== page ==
Like some of the other ladies on the blog, this year I was a judge for an RWA contest, the RITA. I was tasked with reading seven published books in different contest categories (read: not competing against each other) and given approximately two months to complete and score them. Easy peasy. I would read one contest book per week, record my scores online, and be done in plenty of time.
Er…Um…Well, you know how it goes. I got behind on writing here, picked up books off my TBR pile there, got distracted by a shiny object across the room, and the next thing I knew, I only had two weeks left to read all seven of my entries. Goal: seven romance books in seven days, with a week of wiggle room. Outcome: seven books in ten days. Deadline, schmedline. I finished with four days to spare.
Because I’ve always read in diverse genres and like to mix it up, I’m not sure I’ve ever read that many books in a row in romance or any other single category. This unusual (for me) approach to reading allowed me to compare and contrast the books as a reader and as a writer. Three of the books were quite good. If I’d been reading them in the wild, I would have stuck with them and probably given up some sleep and, for one or two of them, possibly even some writing time to finish the stories. A fourth was also good and I would have finished it, but it would have taken me a few days and several reading sessions to do so. A fifth was just ‘meh’ for me, and absent the requirement to read it for the contest, I might have wandered away from it if I’d had another book waiting. (And honestly, who doesn’t always have another book or ten waiting?) As for the last two books, oy! They would have been DNFs for me if I’d had a choice.
Following are my top takeaways from going all romance, all the time, for seven books and ten days, starting with the good, moving to the bad, and ending with the ugly. Continue reading
I know several of the Eight Ladies (myself included) have used music playlists for writing, either because it “goes” with the book they’re writing or, like with me, there’s a certain Mozart playlist that generates a Pavlovian response within me to write. When I hear the music, my inner storyteller kicks in.
This is all well and good except the music I listen to is pretty upbeat (for Mozart, anyway) and I was having a hard time getting into the right mood to write some really dark, painful, sad scenes (not my typical mojo).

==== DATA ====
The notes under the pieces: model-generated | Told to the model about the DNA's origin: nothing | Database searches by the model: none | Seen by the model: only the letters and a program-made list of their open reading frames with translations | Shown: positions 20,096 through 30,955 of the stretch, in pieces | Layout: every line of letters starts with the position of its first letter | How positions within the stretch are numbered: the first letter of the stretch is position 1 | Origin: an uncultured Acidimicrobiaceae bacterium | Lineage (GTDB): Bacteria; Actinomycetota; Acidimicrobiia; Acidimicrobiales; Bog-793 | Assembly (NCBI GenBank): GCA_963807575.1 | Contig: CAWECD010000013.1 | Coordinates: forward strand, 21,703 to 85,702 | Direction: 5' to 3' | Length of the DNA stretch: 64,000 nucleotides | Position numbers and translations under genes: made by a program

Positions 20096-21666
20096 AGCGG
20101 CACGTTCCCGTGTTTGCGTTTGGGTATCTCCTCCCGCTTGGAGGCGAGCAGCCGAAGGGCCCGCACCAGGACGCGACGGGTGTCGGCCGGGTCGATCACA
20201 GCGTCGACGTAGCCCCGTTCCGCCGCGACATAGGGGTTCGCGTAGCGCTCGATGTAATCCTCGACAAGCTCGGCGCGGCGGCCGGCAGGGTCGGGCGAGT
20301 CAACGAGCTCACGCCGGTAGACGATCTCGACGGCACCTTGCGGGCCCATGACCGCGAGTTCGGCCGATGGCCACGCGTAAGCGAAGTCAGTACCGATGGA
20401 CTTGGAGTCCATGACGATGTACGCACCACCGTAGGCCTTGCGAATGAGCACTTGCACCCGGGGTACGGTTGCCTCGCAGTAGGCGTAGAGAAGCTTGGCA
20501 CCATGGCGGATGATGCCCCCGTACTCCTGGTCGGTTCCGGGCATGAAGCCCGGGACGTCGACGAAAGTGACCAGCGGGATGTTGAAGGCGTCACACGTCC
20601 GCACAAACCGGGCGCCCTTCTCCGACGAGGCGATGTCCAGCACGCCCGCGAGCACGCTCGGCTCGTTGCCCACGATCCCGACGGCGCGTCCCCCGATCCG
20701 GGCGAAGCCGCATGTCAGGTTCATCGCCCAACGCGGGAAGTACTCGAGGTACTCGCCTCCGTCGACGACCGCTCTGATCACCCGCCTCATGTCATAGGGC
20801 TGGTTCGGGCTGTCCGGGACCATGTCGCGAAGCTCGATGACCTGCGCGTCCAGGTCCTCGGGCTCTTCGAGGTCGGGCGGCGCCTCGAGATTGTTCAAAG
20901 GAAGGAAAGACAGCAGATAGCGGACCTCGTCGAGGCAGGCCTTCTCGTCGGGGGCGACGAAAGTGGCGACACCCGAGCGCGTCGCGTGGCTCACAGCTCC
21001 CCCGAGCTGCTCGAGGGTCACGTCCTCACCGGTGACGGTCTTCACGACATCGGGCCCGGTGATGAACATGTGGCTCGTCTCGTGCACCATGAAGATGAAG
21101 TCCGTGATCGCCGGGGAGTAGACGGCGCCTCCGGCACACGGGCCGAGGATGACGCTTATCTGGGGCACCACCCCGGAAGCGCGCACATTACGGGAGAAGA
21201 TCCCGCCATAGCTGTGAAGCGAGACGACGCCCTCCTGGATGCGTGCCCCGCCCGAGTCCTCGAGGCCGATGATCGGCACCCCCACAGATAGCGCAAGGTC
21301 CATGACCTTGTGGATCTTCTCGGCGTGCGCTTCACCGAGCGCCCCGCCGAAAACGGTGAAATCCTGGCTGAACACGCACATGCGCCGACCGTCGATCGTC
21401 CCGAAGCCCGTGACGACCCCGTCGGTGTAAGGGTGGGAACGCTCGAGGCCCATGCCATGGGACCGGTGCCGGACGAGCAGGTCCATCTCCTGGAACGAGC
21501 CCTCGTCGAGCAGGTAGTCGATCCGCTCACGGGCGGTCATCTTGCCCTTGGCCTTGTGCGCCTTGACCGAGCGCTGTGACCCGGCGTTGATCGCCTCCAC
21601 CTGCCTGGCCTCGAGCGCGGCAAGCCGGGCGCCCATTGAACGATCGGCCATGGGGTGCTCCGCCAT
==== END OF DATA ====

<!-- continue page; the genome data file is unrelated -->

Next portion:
So I pulled up Google and searched “saddest classical music” and the first hit that came up was Continue reading
Women prefer bravery, courage and a willingness to take risks rather than kindness and altruism in their partners.
Do you agree?
The above statement is a direct quote from an academic paper about online dating, written by Professor Khalid Khan of Barts and the London School of Medicine and Sameer Chaudhry of the University of North Texas, published in the Journal of Evidence Based Medicine. I read about the paper in an article online this week and thought it sounded like story gold, so I took a closer look.
The paper’s stated objective is: to determine, for people seeking a date online, what activities and behaviours have an effect on the chances of converting electronic communication into a face-to-face meeting.
Or to paraphrase, how to win at online dating.
And since success at the preliminary stages of online dating is all about establishing a character Continue reading
It’s been almost a month since a random discussion with my hairdresser inspired me to have a try at writing fantasy. My initial plan was to give it a couple of weeks and then decide whether to carry on. I’m pleased to report that while the story is still a hot mess of fragments, impressions and loose ends, it’s shaping up well and I’m absolutely loving it.
Last Sunday’s discussion about baddies was super-helpful. It gave me just the nudge I needed to figure out that my story does indeed have a shadowy Big Bad. I haven’t figured out the ‘who’ and the most fundamental ‘why’ of him yet, but I’ve figured out what he does, and it’s not good. It will probably take my hero and heroine more than one book to bring him down. There’s also a good chance he might be a stooge for an even Bigger Bad.
I’m hoping I can get another boost today. I’m in uncharted waters, and I’m looking for tips and hints, from real life, or the interwebs, or fiction, that will help me write good fight scenes. Continue reading
Happy Valentine’s Day!
What’s the most romantic gesture, real or fictional, you can think of?
Credible, lasting, loving relationships are the sine qua non of the romance genre, and we romance writers spend a lot of mental energy trying to find moving ways to show what Michaeline described so perfectly yesterday: two people who find each other beautiful, and suitable, and who listen to each other and get each other. A meeting of both minds and hearts.